Issue No. 6, Fall 2001 – Editors Introduction

Editor’s Introduction






Issue 6 From the Editor

There are a few critics who disparage memoirs and personal essays, but they are a grumpy lot; perhaps they had a bad experience in a sensitivity group long ago. Fans of the form can’t get enough of it. We advertised this issue of Natural Bridge as a “primarily prose” issue, and even though I was delighted with the short stories we received and am especially delighted with the eight we have chosen for publication, I secretly wished the essay would win out numerically.

My wish came true. We offer twelve nonfiction gems here, which in their range make this issue of Natural Bridge a miniature anthology of the essay. We have a field report of a personal experience (Elizabeth Oness on childbirth classes), a science essay (B. A. St. Andrews on a little-known medical school ceremony), and two personal histories about the mind and body, one from a compulsive jogger (Roger Hart), the other from a former drinker (Robert H. Kneib). We have a parody (Brian Doyle on a text he found) and three transporting travel essays (Rhonda Zangwill in Prague, Lela Nargi in an Indian desert, Kathlene Postma in China and Turkey). Two memoirs explore the connection between past and present (Sybil Smith, Michael Sinclair).

Two other memoirs come from distinguished lions who are almost exact contemporaries. In Stelmark (1970), Harry Mark Petrakis introduced us to his Greek family and his multiethnic Chicago neighborhood of the 1930s and 1940s; his warm memoir here, “The Errol Flynn of Hyde Park,” is a new chapter in that story. The offering from A. E. Hotchner continues the tale told in King of the Hill (1972), the narrative of his boyhood in Depression-era St. Louis; “The Day I Fired Alan Ladd, and Other Wartime Adventures” (excerpts from a longer work in progress) brings us World War Two as Hotchner experienced it—not exactly as he had wanted to, but those dashed hopes became the basis of a writing career that has spanned more than half a century.

The process of submitting to a journal, of being read and accepted or rejected, is fraught with mystery, a mystery we try to reduce through contact with our submitters and through information at our website. But there is mystery at our end too, in the Natural Bridge office. How, we wonder, did this astonishing piece come into our hands? Why, in this final distillation, do three of the eight short stories take place in Michigan? Why are seven of the contributors from New York City (and four of those from Brooklyn)? Do the two from Portland know each other? (Brian Doyle, meet John Morrison.)  How about the three from Iowa? And we could call the issue “New Stories Not from the South,” for only one contributor claims the South as home—a point in the perennial debate for those who argue that St. Louis is more northern and eastern in its affinities than southern, though cynics like to say the city has southern efficiency and northern charm.

Natural Bridge operates on an unusual schedule. Submissions occur twice a year, in the two-month periods before each semester (July-August and November-December). When the semester begins, the editor and staff of editorial assistants gather the submissions and climb into a very large barrel, which is sealed and shaken for four months. They come out pale, aged, and unsavory. But in their trembling hands they have a message, which they deliver before collapsing at your feet: eight short stories, twelve essays, fourteen poems.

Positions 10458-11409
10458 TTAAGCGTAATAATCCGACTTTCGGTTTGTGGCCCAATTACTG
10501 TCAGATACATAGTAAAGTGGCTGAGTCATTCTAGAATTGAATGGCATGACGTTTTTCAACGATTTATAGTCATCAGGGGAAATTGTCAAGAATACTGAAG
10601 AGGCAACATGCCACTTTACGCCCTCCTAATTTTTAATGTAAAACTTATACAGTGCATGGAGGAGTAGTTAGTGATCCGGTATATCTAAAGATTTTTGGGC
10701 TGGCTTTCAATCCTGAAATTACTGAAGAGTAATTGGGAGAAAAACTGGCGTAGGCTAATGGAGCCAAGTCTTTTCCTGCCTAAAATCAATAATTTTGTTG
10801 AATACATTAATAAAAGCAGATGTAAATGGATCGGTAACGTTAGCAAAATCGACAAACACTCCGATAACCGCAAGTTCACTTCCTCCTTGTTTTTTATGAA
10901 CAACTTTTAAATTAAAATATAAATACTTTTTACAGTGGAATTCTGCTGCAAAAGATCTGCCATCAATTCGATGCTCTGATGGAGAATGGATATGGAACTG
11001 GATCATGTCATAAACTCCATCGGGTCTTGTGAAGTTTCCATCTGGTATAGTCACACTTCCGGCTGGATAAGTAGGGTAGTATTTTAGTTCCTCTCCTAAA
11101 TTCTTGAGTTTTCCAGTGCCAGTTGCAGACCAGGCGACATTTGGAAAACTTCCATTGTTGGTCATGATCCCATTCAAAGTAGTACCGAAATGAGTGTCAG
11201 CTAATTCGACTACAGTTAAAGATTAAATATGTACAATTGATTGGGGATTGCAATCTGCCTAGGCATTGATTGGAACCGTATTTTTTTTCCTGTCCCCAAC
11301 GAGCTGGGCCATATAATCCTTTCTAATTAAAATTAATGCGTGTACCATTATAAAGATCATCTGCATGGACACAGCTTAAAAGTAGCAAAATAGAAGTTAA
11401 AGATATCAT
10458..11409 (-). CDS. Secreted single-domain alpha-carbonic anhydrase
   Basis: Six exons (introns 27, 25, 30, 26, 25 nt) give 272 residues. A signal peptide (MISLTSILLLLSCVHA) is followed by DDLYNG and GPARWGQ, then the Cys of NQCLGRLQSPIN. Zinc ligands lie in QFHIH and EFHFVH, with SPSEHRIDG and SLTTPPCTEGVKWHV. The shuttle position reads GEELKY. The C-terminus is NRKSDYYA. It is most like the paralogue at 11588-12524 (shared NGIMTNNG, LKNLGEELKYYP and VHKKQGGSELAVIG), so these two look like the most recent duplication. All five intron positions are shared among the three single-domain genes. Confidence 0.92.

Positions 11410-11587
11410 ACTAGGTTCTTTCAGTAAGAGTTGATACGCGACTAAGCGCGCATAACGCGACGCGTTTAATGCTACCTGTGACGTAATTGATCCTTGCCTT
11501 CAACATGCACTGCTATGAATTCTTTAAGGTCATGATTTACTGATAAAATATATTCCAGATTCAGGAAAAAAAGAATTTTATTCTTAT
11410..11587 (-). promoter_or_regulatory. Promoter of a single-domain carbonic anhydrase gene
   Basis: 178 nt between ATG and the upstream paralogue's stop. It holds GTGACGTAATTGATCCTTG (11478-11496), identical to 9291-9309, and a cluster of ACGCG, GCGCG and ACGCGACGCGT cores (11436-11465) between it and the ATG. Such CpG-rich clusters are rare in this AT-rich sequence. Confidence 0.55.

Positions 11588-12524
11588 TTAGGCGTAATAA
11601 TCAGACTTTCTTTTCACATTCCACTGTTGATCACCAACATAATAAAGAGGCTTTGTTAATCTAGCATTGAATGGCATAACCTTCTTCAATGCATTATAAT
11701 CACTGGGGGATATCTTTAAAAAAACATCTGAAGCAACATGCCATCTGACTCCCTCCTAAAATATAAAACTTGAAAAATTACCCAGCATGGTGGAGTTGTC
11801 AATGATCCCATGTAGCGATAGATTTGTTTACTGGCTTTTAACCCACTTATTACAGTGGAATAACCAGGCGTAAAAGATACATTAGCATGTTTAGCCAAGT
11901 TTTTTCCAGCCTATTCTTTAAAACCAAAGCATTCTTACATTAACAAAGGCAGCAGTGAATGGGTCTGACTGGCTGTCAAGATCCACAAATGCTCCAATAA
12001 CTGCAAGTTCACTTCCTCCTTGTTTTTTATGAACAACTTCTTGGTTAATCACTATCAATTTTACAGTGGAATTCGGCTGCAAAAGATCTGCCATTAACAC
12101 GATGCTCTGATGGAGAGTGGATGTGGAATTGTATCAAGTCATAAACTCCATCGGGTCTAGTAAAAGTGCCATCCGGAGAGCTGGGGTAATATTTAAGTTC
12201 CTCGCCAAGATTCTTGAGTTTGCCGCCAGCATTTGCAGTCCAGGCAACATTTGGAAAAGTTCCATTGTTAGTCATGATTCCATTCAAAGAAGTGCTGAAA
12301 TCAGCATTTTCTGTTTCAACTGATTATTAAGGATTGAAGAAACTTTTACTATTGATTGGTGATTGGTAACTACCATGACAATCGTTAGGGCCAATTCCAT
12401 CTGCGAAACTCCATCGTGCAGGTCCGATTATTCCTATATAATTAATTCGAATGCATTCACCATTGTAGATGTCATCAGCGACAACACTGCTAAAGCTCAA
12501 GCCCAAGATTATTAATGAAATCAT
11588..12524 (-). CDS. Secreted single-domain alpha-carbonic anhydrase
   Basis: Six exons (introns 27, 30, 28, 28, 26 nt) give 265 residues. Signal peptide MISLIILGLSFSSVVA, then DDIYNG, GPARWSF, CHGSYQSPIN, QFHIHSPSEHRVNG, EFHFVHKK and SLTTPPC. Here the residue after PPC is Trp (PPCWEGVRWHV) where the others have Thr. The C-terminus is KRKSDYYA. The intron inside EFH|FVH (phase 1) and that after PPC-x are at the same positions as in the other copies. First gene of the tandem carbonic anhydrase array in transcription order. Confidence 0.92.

The seven editorial assistants who were in that barrel created this issue. They read closely, discussed passionately, and edited gingerly. Almost all can point to one or more works that they “sponsored,” works that they shepherded from the moment of discovery in the submission boxes all the way into these pages. Amy Branch brought “Cultivation” to our attention, and Amy Debrecht brought us “Drowned Castle” and “How the Rain Leaves.”  Linda DiMeo Lowman discovered “In the Playhouse of the Children,” “Into the Thar,” and “My Last Great Reading Binge.”  John Hollaway found “Runners,” and he pulled “Big Mike” from his icy lake. Tamara Myers argued for “Recipe,” “Stew,” and “I Only Smoke in Prague”—a hearty meal followed by a cigarette. Jim Morice found “Dark Matter,” he spied the delights in “In Praise of Chickens,” and he was the go-to man for alternative titles: with apparently no effort at all he came up with “The Errol Flynn of Hyde Park” and “The Day I Fired Alan Ladd, and Other Wartime Adventures.”

Then there is editorial assistant Beth Mead, who saw many personal favorites fall short of consensus for publication, and who always let them go with grace, though there were some reports of mumbles under her breath. One story that Beth championed was lost to another magazine while we dithered, as will happen when a journal allows simultaneous submissions. That one was a favorite of mine too. I mourned its passing. I mourn it now more than ever. It should be in this issue. The story is Ayse Papatya Bucak’s “Once There Was a Girl Who Worked in a Coffee Shop.” Go read it. It’s in the autumn 2001 issue of Thema. Send your $8.00 check, payable to “Thema Literary Society,” to Box 8747, Metairie, LA  70011. You can get it at Gimbels, in other words. What is this, you ask–a Miracle on 34th Street?

No. Just a miracle on Natural Bridge Road.

–David Carkeet